By ODA Hawai’i Island Chapter Leader Sarah Milisen
Our dive boat partner Kohala Divers has officially adopted a highway stretch along the Kawaihai Coast of Hawai’i Island!
ODA came to lend a hand for Kohala’s first highway cleanup and doubly help by joining in with the Adopt the Blue underwater cleanup immediately after.
Volunteers showed up for one or both of the events to clean up our coastline on a calm, crystal clear beautiful Sunday, March 19.
It became hot and sweaty work along the highway – lots of construction, car parts, and food packaging was found on the two-mile stretch. Adopt-A-Highway programs are state-run, and so the government provides volunteers with safety vests, gloves, and bags to help with the process. The filled bags get picked up by state workers along our stretch of highway.
We all found much more than we thought we would – lots of food boxes, plastic bottles, car parts that had fallen off, and lots of roadway construction material was picked up.
After our piles of bags were placed out of traffic’s way along the road, we removed our safety vests and traded them for wetsuits. A briefing took place on what to grab and what to leave behind, and how to safely remove line and lead from coral heads.
Then we jumped into the warm waters off of the Kawaihae Marina and got to work!
Divers went to work in two groups - the Kawaihae boat launch break wall on the beach side, and a collapsed pier up in Kawaihae, known locally as “Nudi Madness.” Divers grabbed gloves, cutting tools. and our official ODA canvas collection bags and got to work.
A lot of the fishing line and lead fishing weights found along the break wall had been there for a while. Sediment had mostly buried the coral rubble and debris, and most of us found our lead and line by a single, algae-covered tail poking out of the sand like a little garden eel’s backside. As we grabbed the small line, it would unbury itself from the sand and we would follow our little line as it led us away from its origin to the conglomerate below. These buried lines criss-crossed underneath the sand, and pulling one line often lead to another one, until we finally got to the lead weight at the end. It was difficult to spot this line, but once we got the feel for it, we found these little tails everywhere. After 80 minutes, our bags were heavy and our hands tired.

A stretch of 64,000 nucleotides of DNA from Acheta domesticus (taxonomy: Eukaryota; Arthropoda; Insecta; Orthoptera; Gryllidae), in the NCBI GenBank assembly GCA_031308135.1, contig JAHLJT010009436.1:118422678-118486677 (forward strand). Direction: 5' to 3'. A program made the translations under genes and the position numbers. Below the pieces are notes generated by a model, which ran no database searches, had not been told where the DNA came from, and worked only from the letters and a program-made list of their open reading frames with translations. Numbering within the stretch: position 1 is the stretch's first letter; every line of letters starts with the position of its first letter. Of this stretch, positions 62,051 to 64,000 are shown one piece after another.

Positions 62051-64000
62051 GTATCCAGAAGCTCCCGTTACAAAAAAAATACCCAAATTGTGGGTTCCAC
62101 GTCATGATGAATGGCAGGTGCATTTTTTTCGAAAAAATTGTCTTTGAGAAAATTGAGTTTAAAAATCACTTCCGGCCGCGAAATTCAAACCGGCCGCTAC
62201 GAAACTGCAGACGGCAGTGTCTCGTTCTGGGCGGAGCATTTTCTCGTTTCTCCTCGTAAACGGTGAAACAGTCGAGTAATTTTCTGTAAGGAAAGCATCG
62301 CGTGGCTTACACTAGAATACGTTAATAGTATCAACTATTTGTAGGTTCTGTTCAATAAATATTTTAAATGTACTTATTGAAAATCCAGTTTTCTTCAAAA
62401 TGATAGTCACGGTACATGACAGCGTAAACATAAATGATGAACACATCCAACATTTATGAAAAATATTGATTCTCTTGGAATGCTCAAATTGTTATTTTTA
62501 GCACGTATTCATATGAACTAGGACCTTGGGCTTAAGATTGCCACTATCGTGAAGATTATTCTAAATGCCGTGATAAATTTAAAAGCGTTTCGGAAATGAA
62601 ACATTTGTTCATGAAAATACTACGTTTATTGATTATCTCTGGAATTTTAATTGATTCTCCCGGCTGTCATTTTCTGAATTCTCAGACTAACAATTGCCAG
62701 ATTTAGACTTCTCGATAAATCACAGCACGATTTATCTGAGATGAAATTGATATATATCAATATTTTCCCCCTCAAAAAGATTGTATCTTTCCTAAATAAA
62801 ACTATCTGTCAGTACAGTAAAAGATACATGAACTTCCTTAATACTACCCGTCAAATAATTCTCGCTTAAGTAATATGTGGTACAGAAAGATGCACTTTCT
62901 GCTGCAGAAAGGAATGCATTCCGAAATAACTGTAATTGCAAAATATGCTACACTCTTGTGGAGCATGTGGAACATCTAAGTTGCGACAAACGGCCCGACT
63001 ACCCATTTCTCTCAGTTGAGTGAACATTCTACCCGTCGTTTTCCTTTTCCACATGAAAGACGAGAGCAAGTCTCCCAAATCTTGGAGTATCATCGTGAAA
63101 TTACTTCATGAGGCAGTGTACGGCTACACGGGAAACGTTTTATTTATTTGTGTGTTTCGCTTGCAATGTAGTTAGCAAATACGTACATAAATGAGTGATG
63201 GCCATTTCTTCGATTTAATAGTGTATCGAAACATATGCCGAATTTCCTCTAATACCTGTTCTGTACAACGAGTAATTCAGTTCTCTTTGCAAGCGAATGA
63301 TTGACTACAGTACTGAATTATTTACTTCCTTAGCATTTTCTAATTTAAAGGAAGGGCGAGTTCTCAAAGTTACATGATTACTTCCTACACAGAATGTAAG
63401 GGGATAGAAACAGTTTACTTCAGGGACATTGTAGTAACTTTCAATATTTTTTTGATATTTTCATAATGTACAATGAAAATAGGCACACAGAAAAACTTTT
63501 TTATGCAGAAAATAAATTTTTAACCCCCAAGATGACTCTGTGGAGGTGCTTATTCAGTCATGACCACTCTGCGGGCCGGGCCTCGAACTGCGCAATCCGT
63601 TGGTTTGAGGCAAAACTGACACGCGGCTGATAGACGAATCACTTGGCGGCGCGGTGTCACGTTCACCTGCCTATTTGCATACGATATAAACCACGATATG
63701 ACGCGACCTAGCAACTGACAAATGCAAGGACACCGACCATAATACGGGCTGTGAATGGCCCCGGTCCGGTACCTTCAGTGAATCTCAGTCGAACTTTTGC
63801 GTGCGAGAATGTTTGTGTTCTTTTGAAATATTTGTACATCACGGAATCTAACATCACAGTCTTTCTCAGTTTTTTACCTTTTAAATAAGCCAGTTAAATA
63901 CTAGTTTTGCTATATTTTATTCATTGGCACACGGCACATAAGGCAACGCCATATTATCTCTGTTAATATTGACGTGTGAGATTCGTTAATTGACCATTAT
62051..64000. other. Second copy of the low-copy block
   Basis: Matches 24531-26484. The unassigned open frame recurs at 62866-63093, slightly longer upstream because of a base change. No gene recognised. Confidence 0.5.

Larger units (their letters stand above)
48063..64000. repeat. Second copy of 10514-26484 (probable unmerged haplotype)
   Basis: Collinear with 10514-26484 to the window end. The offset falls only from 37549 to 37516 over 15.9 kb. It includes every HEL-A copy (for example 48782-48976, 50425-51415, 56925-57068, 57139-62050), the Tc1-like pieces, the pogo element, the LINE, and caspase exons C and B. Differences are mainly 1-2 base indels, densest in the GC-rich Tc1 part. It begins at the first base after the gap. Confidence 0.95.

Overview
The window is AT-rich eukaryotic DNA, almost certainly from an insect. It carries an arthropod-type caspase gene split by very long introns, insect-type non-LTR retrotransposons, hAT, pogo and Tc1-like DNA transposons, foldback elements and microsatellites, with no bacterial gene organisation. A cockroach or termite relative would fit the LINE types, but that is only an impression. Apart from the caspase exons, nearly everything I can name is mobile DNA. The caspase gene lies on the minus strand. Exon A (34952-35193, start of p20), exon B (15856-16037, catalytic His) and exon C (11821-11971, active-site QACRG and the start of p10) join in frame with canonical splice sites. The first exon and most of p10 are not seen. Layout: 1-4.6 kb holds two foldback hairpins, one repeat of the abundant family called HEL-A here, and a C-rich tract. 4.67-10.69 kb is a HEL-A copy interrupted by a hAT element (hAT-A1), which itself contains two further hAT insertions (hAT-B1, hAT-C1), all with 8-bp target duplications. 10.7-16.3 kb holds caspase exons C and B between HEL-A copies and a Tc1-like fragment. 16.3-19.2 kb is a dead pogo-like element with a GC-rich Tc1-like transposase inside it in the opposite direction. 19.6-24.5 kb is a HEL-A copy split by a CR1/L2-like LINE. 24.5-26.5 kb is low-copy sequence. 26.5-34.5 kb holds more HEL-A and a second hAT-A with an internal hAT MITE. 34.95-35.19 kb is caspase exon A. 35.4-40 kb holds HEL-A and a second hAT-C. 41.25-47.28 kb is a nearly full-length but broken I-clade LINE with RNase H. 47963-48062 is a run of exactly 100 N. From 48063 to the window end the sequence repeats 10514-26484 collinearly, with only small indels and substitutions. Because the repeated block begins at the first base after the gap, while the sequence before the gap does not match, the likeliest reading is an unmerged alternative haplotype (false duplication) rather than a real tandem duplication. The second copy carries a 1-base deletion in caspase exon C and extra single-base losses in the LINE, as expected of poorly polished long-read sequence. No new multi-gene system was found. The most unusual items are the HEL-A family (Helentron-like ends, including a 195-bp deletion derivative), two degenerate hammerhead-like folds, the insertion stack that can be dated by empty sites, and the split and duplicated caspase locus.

Divers in the Nudi Madness team were gratefully surprised by a lack of fishing line and lead, so they searched for line and just found nudibranchs, instead! Nudibranchs are lovely little colorful sea slugs that live all over the ocean’s environments - from the muckiest stagnant harbors to the clearest waters with bustling currents. Roughly a dozen species of sea slugs were seen today. Gloomy Nudibranchs (Tambja morosa) among the favorites, these guys can be inches long, and a gorgeous blue and black combo. Thorunna kahuna was another favorite - a slender, bright neon pink nudibranch that just demands attention with their warning coloration. Painted Nudibranchs and Decorated Nudibranchs were sprinkled around, adding color and life to the reefs we were cleaning up.
Divers and shore cleanup crews were all stoked to have made the ocean, the highway, and their local harbor area, a cleaner place. Below you can see selected shots of our "Catch of the Day" from our ocean cleanup.
Cleaning up along the highway has a direct impact to flowing downstream to the ocean, especially on an island.
Picking up that garbage at its source insures it will not wind up in the ocean.
There is always more work to be done: more lines, more fishing, more lead - but it’s nice to know that some dives, like Nudi Madness, still exist without the direct impact of fishing apparent on the reef structure.
If you’d like to help with the next ODA cleanup in your area - please keep your eye on our calendar!